Some hesitation emerged from the Office of the Executive Secretary. Paquito Ochoa Jr seemed initially supportive of the move, as shown in his memo to President Aquino in late August 2012. He discussed the political, diplomatic, and economic costs of such a suit, ranging from more Chinese aggression in the West Philippine Sea to restricting investments, trade, and tourism to the Philippines. He raised the specter of failure, particularly the impact of failure if the tribunal rejected the suit on the overall claims of the Philippines. Still, he recommended pushing ahead but on a more solid basis and with more clarity on key issues.
Later in the year, in October, Undersecretary Michael Frederick Musngi wrote his boss, Ochoa, sounding like he was stepping on the brakes while all the international lawyers had recommended a suit against China. He pushed for a “more thorough political, economic, and security assessment on the proposed legal strategy of the international advisers…given the political risks of a unilateral action against China.” He cited vulnerabilities of the Philippines to Chinese retaliation or the “possible deterioration of the bilateral relationship with China particularly at a time when efforts to warm up the relationship have shown some positive results.”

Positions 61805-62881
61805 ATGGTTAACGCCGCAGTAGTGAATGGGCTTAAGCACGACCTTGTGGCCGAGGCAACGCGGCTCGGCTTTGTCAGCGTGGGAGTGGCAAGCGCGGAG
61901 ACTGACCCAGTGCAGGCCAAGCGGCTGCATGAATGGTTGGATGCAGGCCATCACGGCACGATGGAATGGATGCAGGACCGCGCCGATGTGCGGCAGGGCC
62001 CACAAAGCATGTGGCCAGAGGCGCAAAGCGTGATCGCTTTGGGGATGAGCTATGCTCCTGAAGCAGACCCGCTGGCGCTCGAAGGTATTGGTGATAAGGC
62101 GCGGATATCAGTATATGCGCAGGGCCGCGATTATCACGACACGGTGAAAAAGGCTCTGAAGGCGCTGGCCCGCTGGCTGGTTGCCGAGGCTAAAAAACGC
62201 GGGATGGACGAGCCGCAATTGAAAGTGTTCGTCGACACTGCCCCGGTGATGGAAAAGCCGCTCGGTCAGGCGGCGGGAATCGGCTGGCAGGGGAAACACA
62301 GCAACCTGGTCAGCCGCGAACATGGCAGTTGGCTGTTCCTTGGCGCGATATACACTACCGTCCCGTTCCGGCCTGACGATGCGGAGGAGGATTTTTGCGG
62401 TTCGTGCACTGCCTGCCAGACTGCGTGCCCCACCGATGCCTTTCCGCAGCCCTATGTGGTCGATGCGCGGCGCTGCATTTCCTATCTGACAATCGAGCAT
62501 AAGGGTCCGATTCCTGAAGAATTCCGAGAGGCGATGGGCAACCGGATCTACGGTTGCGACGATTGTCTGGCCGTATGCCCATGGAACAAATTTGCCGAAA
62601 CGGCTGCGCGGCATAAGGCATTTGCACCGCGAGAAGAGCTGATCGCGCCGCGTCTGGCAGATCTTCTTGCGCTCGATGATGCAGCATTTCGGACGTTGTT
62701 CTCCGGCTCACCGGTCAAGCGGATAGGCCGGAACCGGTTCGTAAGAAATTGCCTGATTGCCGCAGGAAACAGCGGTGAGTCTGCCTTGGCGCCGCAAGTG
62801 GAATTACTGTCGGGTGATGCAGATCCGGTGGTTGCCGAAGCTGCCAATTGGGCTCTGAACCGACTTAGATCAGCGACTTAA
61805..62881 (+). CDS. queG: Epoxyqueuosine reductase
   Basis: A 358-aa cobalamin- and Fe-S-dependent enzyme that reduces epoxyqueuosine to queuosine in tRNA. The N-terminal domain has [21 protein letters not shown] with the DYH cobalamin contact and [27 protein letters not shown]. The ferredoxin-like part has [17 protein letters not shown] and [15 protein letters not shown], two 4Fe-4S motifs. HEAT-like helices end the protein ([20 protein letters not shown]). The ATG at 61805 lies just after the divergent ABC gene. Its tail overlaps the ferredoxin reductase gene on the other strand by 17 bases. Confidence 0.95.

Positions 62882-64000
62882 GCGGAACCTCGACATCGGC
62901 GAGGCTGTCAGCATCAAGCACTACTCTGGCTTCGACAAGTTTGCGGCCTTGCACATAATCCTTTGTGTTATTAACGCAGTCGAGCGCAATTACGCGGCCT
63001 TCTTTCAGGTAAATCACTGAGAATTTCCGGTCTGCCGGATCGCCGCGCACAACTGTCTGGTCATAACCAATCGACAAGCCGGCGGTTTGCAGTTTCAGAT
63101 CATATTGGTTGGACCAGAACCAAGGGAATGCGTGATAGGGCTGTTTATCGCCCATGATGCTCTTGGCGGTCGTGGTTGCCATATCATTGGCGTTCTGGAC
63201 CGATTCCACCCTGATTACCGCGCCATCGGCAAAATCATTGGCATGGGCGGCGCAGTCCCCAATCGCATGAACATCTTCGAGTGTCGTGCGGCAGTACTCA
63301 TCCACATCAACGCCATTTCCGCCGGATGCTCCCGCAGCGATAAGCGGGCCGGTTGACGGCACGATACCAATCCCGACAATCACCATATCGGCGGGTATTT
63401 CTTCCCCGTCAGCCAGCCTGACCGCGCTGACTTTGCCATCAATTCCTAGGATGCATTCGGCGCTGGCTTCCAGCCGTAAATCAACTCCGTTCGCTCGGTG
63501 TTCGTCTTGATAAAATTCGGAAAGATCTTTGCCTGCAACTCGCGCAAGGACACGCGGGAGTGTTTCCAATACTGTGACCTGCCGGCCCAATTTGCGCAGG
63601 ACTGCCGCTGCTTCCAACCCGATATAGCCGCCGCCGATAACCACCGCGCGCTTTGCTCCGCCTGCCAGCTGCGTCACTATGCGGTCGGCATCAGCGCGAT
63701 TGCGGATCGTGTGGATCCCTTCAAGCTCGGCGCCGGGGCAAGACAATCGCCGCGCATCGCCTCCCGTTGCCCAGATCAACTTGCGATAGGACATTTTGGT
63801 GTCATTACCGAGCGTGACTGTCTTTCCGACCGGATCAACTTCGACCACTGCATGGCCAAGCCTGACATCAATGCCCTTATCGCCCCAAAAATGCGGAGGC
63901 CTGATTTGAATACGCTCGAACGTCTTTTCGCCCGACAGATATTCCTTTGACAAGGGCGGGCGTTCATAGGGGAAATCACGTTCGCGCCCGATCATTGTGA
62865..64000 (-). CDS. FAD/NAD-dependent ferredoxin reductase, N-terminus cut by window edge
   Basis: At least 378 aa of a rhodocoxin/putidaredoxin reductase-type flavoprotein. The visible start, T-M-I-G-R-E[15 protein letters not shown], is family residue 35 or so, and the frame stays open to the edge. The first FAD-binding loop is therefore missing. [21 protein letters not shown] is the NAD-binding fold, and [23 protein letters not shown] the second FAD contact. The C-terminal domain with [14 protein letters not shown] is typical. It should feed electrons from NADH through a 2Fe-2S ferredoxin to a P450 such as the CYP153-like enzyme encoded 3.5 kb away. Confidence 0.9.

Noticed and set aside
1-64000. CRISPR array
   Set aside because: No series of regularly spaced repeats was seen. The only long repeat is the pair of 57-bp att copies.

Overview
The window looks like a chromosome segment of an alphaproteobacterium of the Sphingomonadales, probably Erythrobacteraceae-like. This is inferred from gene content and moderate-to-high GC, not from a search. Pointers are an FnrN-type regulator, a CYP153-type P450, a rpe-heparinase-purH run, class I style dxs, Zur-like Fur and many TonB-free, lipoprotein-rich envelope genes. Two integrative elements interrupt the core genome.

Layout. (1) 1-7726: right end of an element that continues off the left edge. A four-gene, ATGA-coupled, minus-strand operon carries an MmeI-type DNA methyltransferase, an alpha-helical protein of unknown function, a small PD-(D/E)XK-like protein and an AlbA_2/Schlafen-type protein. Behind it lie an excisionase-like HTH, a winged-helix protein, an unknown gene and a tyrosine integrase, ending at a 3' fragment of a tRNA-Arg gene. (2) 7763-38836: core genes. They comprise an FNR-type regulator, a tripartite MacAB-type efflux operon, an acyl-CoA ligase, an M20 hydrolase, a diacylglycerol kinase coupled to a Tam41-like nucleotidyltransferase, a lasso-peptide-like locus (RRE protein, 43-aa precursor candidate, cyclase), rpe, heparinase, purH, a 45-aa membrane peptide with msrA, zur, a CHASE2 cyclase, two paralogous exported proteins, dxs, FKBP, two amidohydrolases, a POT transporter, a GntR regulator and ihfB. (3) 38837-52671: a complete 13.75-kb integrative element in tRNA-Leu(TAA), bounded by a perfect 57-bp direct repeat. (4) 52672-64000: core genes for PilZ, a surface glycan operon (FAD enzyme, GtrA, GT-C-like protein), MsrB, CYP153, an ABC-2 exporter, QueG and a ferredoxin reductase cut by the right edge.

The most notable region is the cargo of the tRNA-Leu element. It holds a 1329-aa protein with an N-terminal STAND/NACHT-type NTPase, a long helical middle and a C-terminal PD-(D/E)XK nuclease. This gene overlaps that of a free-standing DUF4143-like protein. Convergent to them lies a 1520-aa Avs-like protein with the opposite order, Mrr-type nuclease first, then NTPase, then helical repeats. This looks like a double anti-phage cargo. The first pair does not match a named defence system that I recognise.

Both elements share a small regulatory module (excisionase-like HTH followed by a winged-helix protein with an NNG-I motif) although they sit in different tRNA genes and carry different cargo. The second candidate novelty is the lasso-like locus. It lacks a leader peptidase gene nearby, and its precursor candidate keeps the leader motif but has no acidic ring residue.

This apparently built up to a last-minute effort from the Office of the Executive Secretary to block the filing of the case and instead have an “exchange of views” with China, which the Unclos also provided for, obliging states to settle disputes on interpretation or application of the convention, basically through formal talks. This “less provocative” option was proposed by Musngi in a memo to Ochoa days before the government planned to file the case in January 2013. In effect, Musngi was advocating that the Philippines and China stick to bilateral talks, a mode preferred by China. An “exchange of views” had been happening between the Philippines and China since the mid-1990s but without success.
President Aquino did not remember any effort from his underlings to slow him down or completely dissuade him from pursuing a case against China. Before he made the decision, he weighed the impact of China as a market for Philippine products should it impose economic sanctions against the Philippines. But for Aquino, the biggest pressure was “whether or not we stand up for what is ours.” In the end, none of this internal wrangling affected Aquino’s decision to take China tocourt.
With Aquino’s go-signal, the coast was clear. The next question then was how the Philippines would maneuver around China’s defenses.